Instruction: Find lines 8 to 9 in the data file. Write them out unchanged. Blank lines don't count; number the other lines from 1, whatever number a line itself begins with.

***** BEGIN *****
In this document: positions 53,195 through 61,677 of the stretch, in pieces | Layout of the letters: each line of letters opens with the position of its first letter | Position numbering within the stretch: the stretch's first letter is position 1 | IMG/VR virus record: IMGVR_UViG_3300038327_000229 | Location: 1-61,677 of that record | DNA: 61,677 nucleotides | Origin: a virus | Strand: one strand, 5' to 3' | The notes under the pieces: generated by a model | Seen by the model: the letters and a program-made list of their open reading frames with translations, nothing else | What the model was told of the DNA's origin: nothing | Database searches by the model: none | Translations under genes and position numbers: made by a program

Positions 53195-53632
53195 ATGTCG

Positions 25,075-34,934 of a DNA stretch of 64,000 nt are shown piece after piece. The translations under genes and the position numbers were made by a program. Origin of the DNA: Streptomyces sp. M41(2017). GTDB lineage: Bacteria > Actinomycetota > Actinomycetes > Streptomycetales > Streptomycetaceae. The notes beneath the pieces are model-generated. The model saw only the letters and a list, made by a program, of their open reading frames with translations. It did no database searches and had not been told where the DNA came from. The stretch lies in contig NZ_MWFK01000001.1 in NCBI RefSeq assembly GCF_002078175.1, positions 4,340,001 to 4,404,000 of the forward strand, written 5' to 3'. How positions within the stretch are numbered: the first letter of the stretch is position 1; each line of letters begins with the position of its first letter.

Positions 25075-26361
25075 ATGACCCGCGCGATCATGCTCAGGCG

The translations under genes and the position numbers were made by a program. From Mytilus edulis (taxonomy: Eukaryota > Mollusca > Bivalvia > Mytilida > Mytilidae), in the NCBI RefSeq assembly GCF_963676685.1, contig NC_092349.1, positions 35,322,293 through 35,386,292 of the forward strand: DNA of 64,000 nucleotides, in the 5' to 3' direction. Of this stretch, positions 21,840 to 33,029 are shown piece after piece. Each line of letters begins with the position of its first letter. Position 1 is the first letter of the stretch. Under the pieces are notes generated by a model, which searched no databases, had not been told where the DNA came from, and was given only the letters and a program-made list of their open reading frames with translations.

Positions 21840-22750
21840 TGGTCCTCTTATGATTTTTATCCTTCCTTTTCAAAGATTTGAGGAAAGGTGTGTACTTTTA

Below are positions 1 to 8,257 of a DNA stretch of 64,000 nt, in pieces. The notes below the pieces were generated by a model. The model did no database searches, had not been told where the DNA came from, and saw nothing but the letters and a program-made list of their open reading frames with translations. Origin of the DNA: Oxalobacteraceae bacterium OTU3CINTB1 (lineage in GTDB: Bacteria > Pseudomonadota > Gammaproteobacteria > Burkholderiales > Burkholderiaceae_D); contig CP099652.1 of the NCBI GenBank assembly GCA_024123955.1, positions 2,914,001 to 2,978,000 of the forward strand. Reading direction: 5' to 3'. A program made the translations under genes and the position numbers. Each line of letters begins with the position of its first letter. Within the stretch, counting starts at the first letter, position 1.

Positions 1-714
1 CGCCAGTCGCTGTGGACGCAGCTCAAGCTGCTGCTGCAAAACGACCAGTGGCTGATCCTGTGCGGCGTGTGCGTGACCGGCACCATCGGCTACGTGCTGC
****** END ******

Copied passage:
Positions 21840-22750
21840 TGGTCCTCTTATGATTTTTATCCTTCCTTTTCAAAGATTTGAGGAAAGGTGTGTACTTTTA